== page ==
Myeloproliferative neoplasms (MPNs) are a group of rare but malignant diseases affecting the bone marrow that result in increased production of red blood cells, white blood cells, and platelets. MPNs are caused by mutations (genetic changes) in the hematopoietic cells in the bone marrow, occur either due to genetic predisposition or environmental factors. In the recent research, scientists have identified a protein that influences the mutation process that leads to MPN.
MPNs are chronic diseases with only 1 to 2 new cases diagnosed per 100,000 people every year. MPNs can affect people at any age, but they are most common among adults around 60 years old. Men have a slightly higher risk to develop the disease compared to women. Over 80% of patients with MPNs exhibit an acquired point mutation in the gene JAK2. This so-called JAK2V617F mutation causes JAK2, a regulator of cell proliferation, to be constantly turned on. As a result, the affected cell begins to divide out of control - and the illness takes its course.
MPN patients have so far been treated with ruxolitinib, a JAK2 inhibitor. Ruxolitinib effectively controls the symptoms but does not offer a cure, as the malignant stem cell clone is located in the bone marrow and is generally not attacked. Discontinuing the treatment involves a high risk of relapse or progression to AML, a form of leukemia. Therefore, it is of importance to discover new therapeutic approaches.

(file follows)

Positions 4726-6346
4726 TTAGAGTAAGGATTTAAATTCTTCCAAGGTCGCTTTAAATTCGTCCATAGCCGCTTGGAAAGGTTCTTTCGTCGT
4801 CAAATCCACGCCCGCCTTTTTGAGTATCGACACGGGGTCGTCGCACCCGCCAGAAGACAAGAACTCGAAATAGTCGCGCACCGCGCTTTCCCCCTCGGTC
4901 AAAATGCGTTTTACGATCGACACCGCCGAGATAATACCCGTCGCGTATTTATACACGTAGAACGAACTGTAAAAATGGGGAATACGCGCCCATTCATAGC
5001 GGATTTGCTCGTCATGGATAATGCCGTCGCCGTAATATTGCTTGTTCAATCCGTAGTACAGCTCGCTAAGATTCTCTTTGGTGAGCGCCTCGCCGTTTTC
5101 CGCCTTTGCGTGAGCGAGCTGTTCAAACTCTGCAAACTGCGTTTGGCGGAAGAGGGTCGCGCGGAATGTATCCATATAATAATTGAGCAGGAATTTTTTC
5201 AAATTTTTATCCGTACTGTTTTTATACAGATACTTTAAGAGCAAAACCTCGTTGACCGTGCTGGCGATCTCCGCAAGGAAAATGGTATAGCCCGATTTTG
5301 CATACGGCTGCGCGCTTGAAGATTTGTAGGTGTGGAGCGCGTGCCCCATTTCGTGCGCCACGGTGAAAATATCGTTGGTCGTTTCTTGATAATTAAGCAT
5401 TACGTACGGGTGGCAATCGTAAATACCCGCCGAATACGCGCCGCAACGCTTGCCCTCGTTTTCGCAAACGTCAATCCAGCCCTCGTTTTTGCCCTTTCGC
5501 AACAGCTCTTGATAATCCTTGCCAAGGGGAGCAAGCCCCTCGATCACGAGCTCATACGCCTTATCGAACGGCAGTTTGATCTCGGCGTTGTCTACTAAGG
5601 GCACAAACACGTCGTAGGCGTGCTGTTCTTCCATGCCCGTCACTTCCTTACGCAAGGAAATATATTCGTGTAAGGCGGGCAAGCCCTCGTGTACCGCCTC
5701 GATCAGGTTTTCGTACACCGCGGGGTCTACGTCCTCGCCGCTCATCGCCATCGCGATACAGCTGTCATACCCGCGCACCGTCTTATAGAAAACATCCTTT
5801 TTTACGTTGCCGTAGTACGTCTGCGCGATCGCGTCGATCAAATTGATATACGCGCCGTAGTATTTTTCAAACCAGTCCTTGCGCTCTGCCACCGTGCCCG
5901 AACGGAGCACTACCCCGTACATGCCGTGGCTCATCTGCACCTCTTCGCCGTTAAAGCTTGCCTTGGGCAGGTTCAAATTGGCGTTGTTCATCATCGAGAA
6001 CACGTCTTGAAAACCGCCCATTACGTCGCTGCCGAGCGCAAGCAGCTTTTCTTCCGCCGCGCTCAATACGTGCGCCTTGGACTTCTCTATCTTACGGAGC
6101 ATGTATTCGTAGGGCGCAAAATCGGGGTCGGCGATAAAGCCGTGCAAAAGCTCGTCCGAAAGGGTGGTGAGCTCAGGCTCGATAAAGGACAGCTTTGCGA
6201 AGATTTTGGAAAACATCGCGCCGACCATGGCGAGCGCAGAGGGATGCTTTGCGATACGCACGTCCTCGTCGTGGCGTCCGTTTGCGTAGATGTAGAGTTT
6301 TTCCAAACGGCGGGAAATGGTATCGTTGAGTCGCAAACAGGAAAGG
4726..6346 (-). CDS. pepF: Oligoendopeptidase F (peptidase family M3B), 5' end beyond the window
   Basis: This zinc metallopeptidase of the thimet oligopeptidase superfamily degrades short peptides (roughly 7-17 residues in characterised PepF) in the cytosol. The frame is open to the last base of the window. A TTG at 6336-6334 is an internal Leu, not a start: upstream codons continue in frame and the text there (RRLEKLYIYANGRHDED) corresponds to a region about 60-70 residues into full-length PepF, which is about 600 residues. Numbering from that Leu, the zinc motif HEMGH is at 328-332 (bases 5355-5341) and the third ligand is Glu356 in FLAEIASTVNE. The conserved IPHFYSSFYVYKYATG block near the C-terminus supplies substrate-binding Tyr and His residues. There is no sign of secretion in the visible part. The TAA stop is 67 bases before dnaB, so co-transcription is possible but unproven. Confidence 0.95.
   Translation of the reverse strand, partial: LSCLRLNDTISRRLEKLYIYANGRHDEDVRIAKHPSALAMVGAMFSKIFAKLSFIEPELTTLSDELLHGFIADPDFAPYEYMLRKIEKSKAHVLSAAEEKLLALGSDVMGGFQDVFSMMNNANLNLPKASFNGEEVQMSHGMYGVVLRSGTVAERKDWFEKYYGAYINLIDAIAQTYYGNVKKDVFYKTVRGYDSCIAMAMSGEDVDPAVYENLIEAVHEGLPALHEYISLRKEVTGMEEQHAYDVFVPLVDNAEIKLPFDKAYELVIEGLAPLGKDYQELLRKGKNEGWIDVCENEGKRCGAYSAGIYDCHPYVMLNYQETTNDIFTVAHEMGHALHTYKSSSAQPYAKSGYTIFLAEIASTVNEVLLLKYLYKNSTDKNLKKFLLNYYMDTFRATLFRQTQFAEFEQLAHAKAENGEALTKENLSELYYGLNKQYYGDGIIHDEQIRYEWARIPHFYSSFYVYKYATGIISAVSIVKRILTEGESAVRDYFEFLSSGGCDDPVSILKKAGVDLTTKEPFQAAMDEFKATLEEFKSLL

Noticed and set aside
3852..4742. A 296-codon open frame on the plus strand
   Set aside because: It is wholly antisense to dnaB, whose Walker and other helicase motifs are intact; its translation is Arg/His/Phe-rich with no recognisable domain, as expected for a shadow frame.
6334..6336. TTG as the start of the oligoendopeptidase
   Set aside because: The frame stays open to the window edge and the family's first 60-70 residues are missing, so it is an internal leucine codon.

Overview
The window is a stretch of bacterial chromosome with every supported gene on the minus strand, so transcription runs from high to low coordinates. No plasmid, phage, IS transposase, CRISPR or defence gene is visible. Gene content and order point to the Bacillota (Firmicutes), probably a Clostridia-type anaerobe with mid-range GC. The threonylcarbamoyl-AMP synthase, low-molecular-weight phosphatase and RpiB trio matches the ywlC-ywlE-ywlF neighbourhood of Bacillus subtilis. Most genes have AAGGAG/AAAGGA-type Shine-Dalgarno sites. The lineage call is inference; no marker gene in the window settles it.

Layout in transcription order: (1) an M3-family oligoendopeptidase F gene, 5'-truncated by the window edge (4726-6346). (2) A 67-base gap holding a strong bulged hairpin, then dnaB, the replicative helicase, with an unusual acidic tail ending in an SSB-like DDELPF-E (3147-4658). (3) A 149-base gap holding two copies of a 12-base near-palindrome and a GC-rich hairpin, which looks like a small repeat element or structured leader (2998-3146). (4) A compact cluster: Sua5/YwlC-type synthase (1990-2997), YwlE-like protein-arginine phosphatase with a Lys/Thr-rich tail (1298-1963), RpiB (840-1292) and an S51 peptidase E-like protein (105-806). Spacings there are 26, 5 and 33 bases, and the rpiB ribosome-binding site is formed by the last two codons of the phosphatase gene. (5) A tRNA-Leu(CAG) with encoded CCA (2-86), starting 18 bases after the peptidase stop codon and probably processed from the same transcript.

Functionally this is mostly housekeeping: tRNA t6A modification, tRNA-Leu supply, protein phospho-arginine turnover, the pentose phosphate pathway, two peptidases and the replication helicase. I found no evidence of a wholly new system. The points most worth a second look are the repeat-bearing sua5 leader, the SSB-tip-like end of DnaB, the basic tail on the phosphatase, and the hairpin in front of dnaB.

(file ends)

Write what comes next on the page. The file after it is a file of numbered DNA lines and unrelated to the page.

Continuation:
Novel therapeutic approach for MPN patients The absence of CDK6 clearly attenuates the symptoms in the long term. The spleen, greatly enlarged by the disease, shrinks back to its normal size and the progression of the disease is delayed. Kralovics: "CDK6 is a central signalling node that connects cell cycle control; the activation of the protein NFκB, a master regulator of inflammation; apoptosis, which refers to the programmed cellular death; and malignant stem-cell function. Our work indicates that fine-tuning the level of CDK6 influences this mechanism and could potentially improve the quality of life of MPN patients. This opens up the possibility of a completely novel therapeutic approach."